Bay Area tech company Cloudbrink sued by former exec, accused of lying

FILE – Entrance to the Santa Clara County Superior Court at 191 North First St. in Downtown San Jose, Calif. Subburajan Ponnuswamy filed a lawsuit against his former company, Cloudbrink, on Wednesday.

Will Buckner via Flickr CC 2.0

A Bay Area tech founder has alleged in a wrongful termination lawsuit that his former company and its CEO repeatedly lied to investors, and then fired him for protesting those actions. 

In a lawsuit filed Wednesday in Santa Clara, Subburajan Ponnuswamy, who co-founded the digital security company Cloudbrink in 2019 and served as its chief technology officer, alleged that Cloudbrink CEO Prakash Mana used false information to secure funding from investors. In the complaint, Ponnuswamy alleged that Mana, who joined as CEO in 2020, had conducted a “‘fake it till you make it’ scheme” by falsifying revenue, purchase orders and customer quotes in presentations for investors and board members. He also alleged that Mana promised customers Cloudbrink stock in exchange for helping him falsify the revenue.

In a statement from Cloudbrink provided to SFGATE by company spokesperson Mark Fox, the company wrote that it “affirmatively denies Ponnuswamy’s allegations and will be filing a formal denial in court at the appropriate time.”

“Our policy is not to comment on active litigation; however, we can say that Cloudbrink has an impeccable reputation in the marketplace, intends to vigorously defend itself in this lawsuit, and views the allegations as internally inconsistent and nonsensical. The Board is aware of Ponnuswamy’s allegations and remains in full support of Cloudbrink’s current leadership and direction,” the statement continued.


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Ponnuswamy’s filing specifically points out Cloudbrink’s $25 million “Series A” funding round, which the company announced in November 2022; the former executive alleges that Mana used fake customer testimony and false revenue information to raise the money. He alleges that Mana then falsified invoices to assuage investors’ “due diligence” check.

“For some of the falsified revenue and/or customers, CEO Mana did not issue any invoices even after 6 months of claiming the revenue; for other ‘customers,’ CEO Mana created a batch of invoices right around the time of fundraising (months or quarters after claiming those as ARR), just to establish paper trails,” the complaint alleged. “Yet there was no evidence of those invoices ever being submitted to the alleged customer, and no funds were received from them.”

Ponnuswamy reportedly discussed his concerns with Cloudbrink’s board in four meetings with board members, and Mana’s conduct toward the chief technology officer became “increasingly retaliatory,” according to the complaint. Mana allegedly told Ponnuswamy at one point, “If you come into my swim lane, I’ll make sure to take parts of your swim lane.” Mana also asked Ponnuswamy to create fake user and customer accounts, which Ponnuswamy refused to do, according to the lawsuit.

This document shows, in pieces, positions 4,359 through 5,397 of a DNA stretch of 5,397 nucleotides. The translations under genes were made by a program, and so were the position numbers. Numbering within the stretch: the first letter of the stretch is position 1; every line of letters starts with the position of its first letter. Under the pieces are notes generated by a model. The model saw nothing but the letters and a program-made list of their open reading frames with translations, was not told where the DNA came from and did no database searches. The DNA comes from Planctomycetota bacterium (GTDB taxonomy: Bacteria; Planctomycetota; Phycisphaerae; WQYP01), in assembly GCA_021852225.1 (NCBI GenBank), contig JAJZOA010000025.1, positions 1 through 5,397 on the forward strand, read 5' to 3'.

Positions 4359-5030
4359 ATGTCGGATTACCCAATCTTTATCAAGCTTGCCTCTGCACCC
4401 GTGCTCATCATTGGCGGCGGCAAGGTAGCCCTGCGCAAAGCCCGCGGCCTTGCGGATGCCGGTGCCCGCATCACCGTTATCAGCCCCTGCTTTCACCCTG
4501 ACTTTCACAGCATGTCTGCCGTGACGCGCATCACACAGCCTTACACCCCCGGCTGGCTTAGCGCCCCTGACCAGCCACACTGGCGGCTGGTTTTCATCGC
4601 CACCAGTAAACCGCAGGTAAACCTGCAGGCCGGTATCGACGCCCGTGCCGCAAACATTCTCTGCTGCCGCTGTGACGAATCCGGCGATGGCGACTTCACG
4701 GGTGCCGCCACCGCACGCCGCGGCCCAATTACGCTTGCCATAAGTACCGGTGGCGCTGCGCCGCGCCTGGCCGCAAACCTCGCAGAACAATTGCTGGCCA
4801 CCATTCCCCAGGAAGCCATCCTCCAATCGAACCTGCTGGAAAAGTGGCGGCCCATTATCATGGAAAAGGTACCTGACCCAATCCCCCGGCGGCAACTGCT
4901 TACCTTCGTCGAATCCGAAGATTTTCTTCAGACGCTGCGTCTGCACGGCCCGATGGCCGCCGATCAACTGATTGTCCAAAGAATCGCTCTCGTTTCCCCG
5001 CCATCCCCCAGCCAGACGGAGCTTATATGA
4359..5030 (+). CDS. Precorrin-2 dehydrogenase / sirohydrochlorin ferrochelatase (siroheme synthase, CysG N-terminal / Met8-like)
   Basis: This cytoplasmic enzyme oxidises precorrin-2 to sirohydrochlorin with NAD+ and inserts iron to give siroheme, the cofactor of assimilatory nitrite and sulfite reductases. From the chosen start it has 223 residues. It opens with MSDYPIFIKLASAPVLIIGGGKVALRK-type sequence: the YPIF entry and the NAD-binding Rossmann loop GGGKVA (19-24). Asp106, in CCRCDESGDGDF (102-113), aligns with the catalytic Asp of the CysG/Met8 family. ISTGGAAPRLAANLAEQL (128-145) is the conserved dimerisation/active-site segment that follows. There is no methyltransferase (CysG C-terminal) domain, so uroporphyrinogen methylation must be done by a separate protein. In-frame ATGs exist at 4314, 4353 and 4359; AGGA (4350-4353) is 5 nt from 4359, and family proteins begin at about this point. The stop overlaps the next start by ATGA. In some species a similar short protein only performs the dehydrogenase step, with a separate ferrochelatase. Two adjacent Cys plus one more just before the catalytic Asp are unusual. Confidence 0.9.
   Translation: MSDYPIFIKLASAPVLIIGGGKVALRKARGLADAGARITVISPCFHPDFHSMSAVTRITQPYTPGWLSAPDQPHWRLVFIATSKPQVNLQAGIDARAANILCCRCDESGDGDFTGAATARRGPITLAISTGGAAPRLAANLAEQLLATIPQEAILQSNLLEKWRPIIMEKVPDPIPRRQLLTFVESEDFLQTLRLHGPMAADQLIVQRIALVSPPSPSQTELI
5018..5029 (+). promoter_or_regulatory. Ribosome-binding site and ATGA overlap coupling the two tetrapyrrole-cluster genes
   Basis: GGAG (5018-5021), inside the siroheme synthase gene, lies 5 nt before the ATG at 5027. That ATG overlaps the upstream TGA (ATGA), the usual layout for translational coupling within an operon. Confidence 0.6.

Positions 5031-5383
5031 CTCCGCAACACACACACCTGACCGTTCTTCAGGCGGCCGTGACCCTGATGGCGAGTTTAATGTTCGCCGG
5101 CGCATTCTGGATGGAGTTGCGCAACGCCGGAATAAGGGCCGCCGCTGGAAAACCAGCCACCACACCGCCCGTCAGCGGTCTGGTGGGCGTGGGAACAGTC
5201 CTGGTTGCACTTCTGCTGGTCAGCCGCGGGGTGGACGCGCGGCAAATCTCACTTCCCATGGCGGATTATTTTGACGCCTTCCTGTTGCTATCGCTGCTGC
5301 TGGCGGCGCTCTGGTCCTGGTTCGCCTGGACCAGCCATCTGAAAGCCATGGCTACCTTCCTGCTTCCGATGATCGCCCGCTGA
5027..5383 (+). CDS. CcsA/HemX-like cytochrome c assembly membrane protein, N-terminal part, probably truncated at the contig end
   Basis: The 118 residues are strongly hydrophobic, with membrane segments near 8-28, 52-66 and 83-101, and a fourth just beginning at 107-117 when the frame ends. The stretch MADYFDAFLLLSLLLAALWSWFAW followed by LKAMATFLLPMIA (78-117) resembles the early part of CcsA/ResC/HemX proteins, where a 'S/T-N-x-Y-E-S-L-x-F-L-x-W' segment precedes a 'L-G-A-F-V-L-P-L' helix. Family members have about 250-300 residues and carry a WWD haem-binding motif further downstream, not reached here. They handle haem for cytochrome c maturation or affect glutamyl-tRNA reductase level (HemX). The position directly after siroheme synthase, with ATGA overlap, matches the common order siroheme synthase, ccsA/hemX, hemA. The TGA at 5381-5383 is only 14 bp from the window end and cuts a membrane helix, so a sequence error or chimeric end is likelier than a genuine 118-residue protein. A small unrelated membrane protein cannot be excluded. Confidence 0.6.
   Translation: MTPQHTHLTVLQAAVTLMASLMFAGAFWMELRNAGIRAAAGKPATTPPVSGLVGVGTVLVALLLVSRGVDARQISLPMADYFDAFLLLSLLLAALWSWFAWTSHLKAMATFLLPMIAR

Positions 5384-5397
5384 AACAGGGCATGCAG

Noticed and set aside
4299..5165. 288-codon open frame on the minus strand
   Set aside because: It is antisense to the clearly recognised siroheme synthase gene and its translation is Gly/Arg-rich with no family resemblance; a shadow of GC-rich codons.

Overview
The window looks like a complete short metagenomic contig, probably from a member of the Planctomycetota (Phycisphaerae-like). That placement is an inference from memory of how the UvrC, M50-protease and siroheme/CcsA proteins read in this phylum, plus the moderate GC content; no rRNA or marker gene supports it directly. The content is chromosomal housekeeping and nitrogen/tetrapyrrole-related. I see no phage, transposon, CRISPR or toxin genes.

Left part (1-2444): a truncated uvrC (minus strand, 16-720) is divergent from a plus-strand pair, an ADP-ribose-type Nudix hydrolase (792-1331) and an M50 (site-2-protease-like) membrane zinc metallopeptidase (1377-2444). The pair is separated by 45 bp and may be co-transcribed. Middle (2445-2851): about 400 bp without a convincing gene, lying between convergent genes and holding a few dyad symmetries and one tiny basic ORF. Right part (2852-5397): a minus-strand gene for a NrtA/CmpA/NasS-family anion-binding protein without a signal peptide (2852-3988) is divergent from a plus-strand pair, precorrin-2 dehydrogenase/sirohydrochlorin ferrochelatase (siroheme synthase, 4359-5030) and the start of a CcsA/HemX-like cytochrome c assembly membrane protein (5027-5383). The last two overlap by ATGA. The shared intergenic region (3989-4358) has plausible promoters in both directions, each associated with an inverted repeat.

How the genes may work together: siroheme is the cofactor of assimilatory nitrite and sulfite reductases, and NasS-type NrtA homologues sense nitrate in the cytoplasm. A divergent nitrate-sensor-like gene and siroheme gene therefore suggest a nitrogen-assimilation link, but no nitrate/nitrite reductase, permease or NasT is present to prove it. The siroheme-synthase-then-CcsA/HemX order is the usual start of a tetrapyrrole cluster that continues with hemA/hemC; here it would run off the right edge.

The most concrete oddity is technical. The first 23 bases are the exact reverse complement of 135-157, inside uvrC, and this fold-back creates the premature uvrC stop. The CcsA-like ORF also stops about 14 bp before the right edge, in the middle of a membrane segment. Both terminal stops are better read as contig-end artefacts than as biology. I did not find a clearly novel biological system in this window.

Ponnuswamy alleged in the complaint that his forced exit came after he met in March with board members and representatives from The Fabric and Highland Capital Partners in March. Both companies were listed by Cloudbrink as lead investors in the $25 million funding round. The complaint said Ponnuswamy “presented hard evidence of falsification of [annual recurring revenue] and customer count.” 


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Two weeks later, the Cloudbrink board told Ponnuswamy that “while it appeared to be true that CEO Mana had been reporting fraudulent customers and revenues to the Board and investors, they could not terminate him for fear it would damage Cloudbrink’s sales operations and customers,” per the lawsuit.

Ponnuswamy alleged that the board then told him they would be firing him instead, and that they planned to “‘clean up’ the books.” Then they terminated his contract, the complaint reads. His last day was March 20.

“It became clear that the Company had decided to cover its tracks and side with CEO Mana’s unlawful ‘fake it till you make it’ scheme over lawful business practices,” the complaint reads. 

Ponnuswamy wrote in a statement to SFGATE that “high-profile cases like Elizabeth Holmes and Sam Bankman-Fried are just the tip of the iceberg, with similar unlawful practices in smaller startups often going unreported or inadequately investigated due to company board complicity.” Two investors named in the lawsuit from The Fabric and Highland did not immediately respond to SFGATE’s requests for comment.


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Ponnuswamy alleges he was fired in retaliation and wrongfully terminated, without being provided the stock options he’d been promised.

“In effect, CEO Mana and the Board waited for Mr. Ponnuswamy to build the technology and ship product, careful not to issue any additional promised options, […] diluted his options, and terminated him because he repeatedly raised concerns about the Company’s
unlawful and fraudulent conduct,” the complaint said. Ponnuswamy is seeking lost wages and punitive damages, among other relief. 

This is a breaking news story.

Hear of anything happening at Cloudbrink or another Bay Area tech company? Contact tech reporter Stephen Council securely at [email protected] or on Signal at 628-204-5452.


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